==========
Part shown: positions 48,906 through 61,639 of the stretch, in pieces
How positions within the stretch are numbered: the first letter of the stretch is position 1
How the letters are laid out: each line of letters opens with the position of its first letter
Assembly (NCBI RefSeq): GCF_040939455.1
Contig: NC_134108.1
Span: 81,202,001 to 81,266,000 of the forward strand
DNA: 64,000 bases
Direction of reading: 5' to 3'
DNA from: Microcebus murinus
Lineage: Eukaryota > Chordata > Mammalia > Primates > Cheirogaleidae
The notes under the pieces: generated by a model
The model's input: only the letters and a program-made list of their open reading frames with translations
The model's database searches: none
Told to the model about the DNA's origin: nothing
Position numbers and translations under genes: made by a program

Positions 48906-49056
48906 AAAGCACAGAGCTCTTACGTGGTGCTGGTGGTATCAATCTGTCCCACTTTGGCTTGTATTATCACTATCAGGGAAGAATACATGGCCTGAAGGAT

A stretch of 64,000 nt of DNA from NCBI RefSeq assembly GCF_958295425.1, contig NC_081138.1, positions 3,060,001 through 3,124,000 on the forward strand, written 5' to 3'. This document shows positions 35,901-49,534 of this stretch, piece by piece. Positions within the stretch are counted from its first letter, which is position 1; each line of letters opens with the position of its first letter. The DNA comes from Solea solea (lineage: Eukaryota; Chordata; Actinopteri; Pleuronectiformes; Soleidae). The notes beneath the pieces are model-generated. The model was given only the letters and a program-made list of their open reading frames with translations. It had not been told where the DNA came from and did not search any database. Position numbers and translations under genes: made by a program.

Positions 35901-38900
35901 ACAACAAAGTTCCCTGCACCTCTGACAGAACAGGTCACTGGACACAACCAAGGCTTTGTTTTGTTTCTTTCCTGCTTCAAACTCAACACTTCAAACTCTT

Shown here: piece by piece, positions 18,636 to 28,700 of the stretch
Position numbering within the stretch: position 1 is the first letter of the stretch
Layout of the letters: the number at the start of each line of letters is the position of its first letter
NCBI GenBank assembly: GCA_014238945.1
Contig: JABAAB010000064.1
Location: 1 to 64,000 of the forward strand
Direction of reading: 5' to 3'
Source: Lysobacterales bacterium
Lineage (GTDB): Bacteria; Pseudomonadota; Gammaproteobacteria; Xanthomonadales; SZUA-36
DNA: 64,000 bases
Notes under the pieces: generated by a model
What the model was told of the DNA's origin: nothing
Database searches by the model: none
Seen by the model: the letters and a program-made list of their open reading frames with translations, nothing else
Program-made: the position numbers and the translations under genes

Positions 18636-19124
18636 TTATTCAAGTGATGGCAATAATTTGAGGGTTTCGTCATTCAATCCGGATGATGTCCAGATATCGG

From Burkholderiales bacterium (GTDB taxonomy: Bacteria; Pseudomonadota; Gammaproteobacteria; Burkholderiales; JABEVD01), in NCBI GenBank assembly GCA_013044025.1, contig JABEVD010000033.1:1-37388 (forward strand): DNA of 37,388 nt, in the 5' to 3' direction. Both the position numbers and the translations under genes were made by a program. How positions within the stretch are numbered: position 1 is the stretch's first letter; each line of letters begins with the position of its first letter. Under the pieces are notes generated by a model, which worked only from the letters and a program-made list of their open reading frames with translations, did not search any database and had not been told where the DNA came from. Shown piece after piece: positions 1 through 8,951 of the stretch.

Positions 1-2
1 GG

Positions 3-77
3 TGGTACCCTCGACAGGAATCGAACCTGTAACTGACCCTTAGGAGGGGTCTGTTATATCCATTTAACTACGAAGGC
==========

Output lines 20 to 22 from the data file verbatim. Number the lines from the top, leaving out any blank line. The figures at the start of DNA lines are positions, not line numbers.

35901 ACAACAAAGTTCCCTGCACCTCTGACAGAACAGGTCACTGGACACAACCAAGGCTTTGTTTTGTTTCTTTCCTGCTTCAAACTCAACACTTCAAACTCTT

Shown here: piece by piece, positions 18,636 to 28,700 of the stretch
Position numbering within the stretch: position 1 is the first letter of the stretch